Di and Viv and Rose, The New Vic, Newcastle-under-Lyme - review with pictures
As major themes for contemporary theatre go, ‘the ardour of female friendship’ doesn’t seem like an obvious winner. But as Viv insists in this very funny, moving, and endearingly human play, “how you say what you say is just as important as what you say.”
Playwright Amelia Bullmore does indeed have perceptive things to say about qualities of friendship and how they mature over time. But it is the beautifully crafted way she says them as she introduces her characters to each other and then steers them almost as a unit through one incident after another that makes for such an entertaining drama.
I noticed several female-only rows in the audience around me and a quick calculation suggested that women outnumbered men three to one. But if the title and promotional materials create the impression this is some kind of theatrical chick-lit, nothing could be further from the truth.
Far from being frothy and forgettable, Di and Viv and Rose work their way under your skin and once there continue to surprise you. There is nothing trite or predictable in the storytelling and once the set up was accomplished I had little idea from scene to scene what was going to happen next.
That set up happens at a northern university, where three disparate eighteen-year-olds meet in 1986 and subsequently share a house together.
Rose played by Margaret Cabourn-Smith is a kind-hearted innocent from down south. She’s studying art history (not too seriously) and thoroughly enjoying herself (and boys – eight of them in three weeks despite her innocence: “I’m learning by doing”).
Viv played by Grace Cookey-Gam is the personally-reserved thinker studying sociology. She knows what she wants and she’s focussed on getting it – a first class degree and an academic career launched by her feminist critique of the corset.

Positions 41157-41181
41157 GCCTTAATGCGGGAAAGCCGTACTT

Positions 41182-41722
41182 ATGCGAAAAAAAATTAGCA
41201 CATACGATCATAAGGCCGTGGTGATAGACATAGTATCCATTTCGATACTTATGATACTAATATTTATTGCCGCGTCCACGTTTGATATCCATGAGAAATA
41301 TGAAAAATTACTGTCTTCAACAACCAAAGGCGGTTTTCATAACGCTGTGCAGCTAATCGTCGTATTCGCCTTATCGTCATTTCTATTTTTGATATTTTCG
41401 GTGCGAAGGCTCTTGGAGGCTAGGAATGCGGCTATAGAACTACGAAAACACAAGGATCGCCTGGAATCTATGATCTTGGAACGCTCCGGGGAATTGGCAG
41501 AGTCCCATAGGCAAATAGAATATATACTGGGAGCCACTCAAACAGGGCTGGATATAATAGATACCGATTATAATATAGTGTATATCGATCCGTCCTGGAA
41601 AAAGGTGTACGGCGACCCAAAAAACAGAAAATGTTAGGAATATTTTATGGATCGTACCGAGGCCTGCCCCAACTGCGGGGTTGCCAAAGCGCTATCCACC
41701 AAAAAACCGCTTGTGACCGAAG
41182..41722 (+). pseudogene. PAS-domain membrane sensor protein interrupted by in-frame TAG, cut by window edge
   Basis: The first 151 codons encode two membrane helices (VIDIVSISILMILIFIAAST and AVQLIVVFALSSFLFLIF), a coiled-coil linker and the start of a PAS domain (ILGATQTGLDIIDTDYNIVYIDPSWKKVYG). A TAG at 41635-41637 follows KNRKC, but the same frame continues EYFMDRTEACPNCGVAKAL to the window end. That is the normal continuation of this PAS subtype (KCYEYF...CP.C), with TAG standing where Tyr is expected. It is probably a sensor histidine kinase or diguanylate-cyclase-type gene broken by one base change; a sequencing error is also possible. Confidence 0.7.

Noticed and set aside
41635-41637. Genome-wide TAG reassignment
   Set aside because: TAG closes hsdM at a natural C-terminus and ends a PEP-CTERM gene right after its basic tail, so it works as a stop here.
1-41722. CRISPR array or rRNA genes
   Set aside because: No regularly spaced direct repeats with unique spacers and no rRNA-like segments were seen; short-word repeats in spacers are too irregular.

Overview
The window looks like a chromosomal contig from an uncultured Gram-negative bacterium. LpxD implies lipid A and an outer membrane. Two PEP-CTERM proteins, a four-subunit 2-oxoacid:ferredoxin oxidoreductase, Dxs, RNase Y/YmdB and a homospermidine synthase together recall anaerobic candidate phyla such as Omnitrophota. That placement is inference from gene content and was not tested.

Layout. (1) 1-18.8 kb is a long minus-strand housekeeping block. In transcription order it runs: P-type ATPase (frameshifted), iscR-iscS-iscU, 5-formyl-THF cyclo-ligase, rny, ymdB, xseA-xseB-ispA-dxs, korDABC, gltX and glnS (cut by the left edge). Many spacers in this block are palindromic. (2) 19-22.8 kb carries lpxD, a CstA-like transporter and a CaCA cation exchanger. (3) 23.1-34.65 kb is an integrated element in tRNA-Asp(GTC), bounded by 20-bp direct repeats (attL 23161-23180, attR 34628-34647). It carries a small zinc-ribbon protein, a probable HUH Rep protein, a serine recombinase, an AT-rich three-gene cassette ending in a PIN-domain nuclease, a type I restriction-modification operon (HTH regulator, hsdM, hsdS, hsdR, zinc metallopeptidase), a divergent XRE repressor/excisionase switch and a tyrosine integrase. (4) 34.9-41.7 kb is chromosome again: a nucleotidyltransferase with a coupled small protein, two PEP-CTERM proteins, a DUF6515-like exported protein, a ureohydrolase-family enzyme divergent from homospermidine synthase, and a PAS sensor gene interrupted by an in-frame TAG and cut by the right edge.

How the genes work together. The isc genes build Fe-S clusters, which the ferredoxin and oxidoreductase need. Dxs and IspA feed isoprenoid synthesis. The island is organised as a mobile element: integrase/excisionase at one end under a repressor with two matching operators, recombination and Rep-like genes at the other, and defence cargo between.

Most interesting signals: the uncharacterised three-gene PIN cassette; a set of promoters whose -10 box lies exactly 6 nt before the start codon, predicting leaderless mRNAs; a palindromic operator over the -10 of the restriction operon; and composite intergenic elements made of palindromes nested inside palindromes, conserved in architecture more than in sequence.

Di played by Polly Lister is reading business studies and playing netball, hockey, and football. She sits at the lesbian table in the canteen.
All three actors are adept at making their characters real for the audience, while showing us how they gradually, with bumps and starts, become a unit. As Di says “at that period of life, the way you shoot up is contingent on the people shooting up around you.”
Cabourn-Smith’s role feeds the comic pace, and she delivers it with a winning naiveté that is hugely attractive. Cookey-Gam has perhaps the harder job of defending herself when friendship faces dramatic confrontation. Lister is superb at showing us Di’s unlikely vulnerability, never more so than when friendships are buffeted, or at risk of withering over time.
That time takes us from 1986 to 2010 in the second act. Time for some of the punches life inevitably delivers – to the enduring friendships these three and director Lotte Wakeham have demonstrated on stage, and to the emotions of an audience which has become so engaged with them.
Di and Viv and Rose runs at The New Vic theatre until Saturday, September 9.
By John Hargreaves
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